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    You cannot compare the Euro NCAP rating for different vehicle classes: In the Euro NCAP the vehicles are test-crashed against vehicles with similar size/type. en.wikipedia.org/wiki/Euro_NCAP#Comparing_test_results. This way you can compare the safety of different vehicle of the same class. The result mentioned by you by no means indicates that in a crash of a Honda Jazz against a Hilux the occupants of a Honda Jazz will have a higher chance of survival than those of the Hilux
    – Martin
    Commented Sep 16, 2016 at 8:48
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    I agree, the mechanics of an accident involving a larger car and a smaller car are not favourable for the smaller car - but a Honda jazz is certainly safer to drive than the Lancia ypsilon, and the Hilux is less safe than others of its class. If money is not an option I'd definitely recommend getting a bigger car with a higher rating. My point was just that Bigger does not equal Safer, there are other factors to take into account as well. I'd argue that you'd probably be better off in the five star'd smaller car than in a bigger two or three starred one.
    – Miller86
    Commented Sep 16, 2016 at 9:17
  • Standardized collision tests also provide data mainly on the standardized type of collision. It is intended to be indicative, but is far from guaranteed to be accurate, as an assessment of how a given vehicle will fare in a real-life accident similar to that being tested for. That's what you get when you want a single metric that can be compared between different vehicles. Same reason Volkswagen did what they did with their diesel cars: when the test has actual, real, serious implications, then there is a very real incentive to design to get as good a test result as you can.
    – user
    Commented Sep 17, 2016 at 13:38
  • I agree in principal that they are indicative, but would disagree that they're inaccurate because they're standardised. Fundamentally, these test collisions are as good as you can get them at testing some of the most common forms of accident - Head on, Rear and Side impact. They also test a human analogue. giving a good indication of the sorts of stresses you'd be under in a crash. In the case of the Hilux for example, you'd find in a head on collision that your head would hit the steering wheel - admittedly not hard enough to seriously injure you but still not ideal!
    – Miller86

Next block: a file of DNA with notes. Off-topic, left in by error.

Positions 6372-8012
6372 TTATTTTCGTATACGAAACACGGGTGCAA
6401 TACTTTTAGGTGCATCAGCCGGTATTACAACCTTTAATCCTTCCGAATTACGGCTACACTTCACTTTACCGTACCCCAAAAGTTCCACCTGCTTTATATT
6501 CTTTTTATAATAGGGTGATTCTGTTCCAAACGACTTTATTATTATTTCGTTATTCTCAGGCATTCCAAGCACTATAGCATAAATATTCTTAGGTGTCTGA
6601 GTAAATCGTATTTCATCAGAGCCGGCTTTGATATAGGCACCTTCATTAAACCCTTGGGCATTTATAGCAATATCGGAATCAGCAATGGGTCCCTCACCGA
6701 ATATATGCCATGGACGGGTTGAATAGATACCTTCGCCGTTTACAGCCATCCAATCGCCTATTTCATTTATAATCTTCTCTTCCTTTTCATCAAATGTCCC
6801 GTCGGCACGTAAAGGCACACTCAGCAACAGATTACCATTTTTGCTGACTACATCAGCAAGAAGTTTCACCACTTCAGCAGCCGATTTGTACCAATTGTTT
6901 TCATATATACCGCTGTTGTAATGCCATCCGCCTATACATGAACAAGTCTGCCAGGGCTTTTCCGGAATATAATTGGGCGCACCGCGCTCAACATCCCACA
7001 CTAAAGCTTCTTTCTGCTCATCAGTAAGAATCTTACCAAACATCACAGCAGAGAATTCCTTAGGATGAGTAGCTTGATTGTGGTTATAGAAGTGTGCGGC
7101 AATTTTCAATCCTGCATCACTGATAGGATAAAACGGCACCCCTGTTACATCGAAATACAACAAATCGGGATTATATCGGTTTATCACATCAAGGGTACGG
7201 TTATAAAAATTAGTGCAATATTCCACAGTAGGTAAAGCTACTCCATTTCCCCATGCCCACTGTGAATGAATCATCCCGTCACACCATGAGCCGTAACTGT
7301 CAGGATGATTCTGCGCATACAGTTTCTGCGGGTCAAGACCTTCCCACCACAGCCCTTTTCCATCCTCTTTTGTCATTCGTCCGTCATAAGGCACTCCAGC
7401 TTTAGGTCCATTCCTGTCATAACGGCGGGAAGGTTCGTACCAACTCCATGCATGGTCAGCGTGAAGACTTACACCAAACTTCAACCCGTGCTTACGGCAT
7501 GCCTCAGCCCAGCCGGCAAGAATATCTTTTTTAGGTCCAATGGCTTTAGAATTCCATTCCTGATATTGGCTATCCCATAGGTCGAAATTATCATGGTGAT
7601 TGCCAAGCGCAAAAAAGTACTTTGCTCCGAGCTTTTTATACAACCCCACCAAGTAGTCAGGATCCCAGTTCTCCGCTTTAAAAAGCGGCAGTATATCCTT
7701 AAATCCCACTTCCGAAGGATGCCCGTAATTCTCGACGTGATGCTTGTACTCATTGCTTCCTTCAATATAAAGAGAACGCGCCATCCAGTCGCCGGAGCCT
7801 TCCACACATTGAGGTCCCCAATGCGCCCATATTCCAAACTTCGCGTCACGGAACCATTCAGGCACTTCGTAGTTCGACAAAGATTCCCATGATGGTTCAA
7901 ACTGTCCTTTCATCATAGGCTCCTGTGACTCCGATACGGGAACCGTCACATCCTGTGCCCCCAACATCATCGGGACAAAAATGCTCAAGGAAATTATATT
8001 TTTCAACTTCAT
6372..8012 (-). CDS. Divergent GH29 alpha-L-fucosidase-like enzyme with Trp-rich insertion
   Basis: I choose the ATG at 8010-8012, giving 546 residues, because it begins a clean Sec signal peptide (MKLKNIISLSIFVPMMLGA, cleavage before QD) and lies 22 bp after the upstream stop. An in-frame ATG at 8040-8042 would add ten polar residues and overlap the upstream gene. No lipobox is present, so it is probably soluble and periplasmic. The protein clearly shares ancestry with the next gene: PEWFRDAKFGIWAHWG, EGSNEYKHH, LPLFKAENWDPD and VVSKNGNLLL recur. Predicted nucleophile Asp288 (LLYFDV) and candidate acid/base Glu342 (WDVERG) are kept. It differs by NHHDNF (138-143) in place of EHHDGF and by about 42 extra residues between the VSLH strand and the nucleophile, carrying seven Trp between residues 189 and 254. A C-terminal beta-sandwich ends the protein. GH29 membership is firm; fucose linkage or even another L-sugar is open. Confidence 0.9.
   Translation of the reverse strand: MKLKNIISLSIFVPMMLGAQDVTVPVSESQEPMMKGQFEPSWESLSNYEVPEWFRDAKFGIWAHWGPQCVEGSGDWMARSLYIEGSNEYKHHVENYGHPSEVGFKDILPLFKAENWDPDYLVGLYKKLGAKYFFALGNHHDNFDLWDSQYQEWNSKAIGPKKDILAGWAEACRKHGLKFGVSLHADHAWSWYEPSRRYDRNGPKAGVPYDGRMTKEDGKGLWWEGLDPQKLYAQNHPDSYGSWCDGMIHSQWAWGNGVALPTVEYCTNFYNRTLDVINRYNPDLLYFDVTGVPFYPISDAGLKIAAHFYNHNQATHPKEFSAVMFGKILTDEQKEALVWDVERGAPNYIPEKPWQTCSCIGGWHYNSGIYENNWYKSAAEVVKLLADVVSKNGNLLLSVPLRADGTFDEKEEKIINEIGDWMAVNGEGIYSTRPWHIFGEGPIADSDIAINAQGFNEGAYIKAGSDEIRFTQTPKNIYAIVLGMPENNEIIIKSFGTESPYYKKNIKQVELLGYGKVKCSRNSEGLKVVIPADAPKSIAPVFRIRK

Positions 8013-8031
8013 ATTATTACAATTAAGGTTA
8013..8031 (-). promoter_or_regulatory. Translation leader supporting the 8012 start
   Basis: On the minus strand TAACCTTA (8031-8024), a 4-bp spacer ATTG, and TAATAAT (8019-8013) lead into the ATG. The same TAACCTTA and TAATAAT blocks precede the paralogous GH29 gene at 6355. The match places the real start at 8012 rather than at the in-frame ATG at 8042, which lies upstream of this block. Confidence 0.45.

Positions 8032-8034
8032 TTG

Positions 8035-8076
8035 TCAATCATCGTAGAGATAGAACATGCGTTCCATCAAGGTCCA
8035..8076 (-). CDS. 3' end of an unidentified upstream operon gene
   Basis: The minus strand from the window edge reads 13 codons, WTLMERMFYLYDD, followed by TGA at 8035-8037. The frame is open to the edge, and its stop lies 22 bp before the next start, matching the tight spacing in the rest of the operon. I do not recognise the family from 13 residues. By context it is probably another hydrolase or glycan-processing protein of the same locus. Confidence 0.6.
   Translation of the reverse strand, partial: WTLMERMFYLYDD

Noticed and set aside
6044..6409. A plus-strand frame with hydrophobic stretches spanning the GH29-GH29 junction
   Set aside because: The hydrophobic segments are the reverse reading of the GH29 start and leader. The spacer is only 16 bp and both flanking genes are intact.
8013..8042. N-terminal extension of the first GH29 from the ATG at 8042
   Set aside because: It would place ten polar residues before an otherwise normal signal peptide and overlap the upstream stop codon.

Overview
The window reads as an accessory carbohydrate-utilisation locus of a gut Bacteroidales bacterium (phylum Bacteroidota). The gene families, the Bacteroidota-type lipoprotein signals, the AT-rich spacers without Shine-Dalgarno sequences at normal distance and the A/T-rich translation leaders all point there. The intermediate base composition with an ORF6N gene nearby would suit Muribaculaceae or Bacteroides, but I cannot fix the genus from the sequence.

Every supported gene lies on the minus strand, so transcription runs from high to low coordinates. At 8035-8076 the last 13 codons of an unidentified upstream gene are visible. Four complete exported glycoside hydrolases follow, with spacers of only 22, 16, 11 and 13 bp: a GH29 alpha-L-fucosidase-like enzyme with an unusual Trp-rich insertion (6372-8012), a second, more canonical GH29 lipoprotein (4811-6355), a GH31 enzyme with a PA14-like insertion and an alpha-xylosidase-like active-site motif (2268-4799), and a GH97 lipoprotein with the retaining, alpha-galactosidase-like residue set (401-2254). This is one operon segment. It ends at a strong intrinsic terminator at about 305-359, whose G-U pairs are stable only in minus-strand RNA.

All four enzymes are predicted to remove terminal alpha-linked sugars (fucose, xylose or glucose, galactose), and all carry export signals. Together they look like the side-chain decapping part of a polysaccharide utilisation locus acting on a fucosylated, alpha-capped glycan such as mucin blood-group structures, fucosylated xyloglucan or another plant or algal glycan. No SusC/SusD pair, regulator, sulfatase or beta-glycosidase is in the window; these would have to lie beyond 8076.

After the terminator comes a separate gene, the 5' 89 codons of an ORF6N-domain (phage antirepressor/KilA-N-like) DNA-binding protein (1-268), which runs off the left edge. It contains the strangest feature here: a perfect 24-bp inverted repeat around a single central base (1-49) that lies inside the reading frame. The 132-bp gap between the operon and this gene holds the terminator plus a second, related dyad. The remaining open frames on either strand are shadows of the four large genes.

Commented Sep 20, 2016 at 7:57

In my opinion the safer car is the best handling one. I believe all these analyses are for deaths in case of a crash. A better handling car avoids many crashes but is lighter (in order to handle better) and has a higher death rate per crash. I always prefer the best handling car to avoid as many crashes as possible since cars are made safe for crashes with 60km/h (in case of frontal collision they both have to go with 30km/h). So the safest car for me is light, large with predictable handling (mostly "family-friendly" sports cars).


Other answers have given real information, so no.

But hypothetically, yes:

  • A heavier car has more momentum, hence in case of collision with anything that can be deformed, the car will slow down over a longer distance, reducing the deceleration for the passengers
  • A longer car (in front) will have more deformable structure, again giving more time to decelerate.
  • I witnessed a wreck where a Ford F150 was taking a u-turn and failed to see a Subaru Impreza closing in at 50ish mph. In that case, the 3000 lb Subaru had MUCH more momentum than the 5000 lb Ford, and traveled a good 40 yards after the point of impact before coming to a stop, whereas the Ford only slid 10 yards (coincidentally, it ended up exactly where it started in the left turn lane). Both cars were <5 years old, and all occupants were without serious injury. Commented Sep 16, 2016 at 16:00
  • Seems like these two factors cancel out for long, heavy cars.
    – djechlin
    Commented Sep 16, 2016 at 16:38
  • Most other answers have not concluded that the answer is "no".
    – JBentley
    Commented Sep 17, 2016 at 7:12
  • @MooseLucifer: Momentum is relative to the cars in the collision, not the pavement. From the point of view of the Impreza, the F150 had a momentum of 50 mph * 5000 lbs = 50693 kg m/s, while the reverse point of view puts the Impreza at only 50 mph * 3000 lbs = 30416 kg m/s. The "slowing down" is actually "acceleration". The post-crash deceleration is only relevant for avoiding secondary impacts. The answer assumes we're talking about two vehicles moving about the same speed relative to the pavement, but works fine for other speeds if you transform the concepts properly.
    – MichaelS
    Commented Sep 17, 2016 at 8:44

It depends on the type of the collision, heavier vehicle will have more potential energy so going of the road it will go further than a small one - will have more rolls and will hit more objects will get deformed more by hitting a tree that it can't 'cut' or a wall (rocks).

In case of collision of two vehicles weight ratio comes into play and heavier one will crush smaller one under normal circumstances, plus in case of side collision when changing lanes heavier one will not bounce as much as smaller which will fly to the side of the road.

It all depends on the situation but bigger is more likely to be better.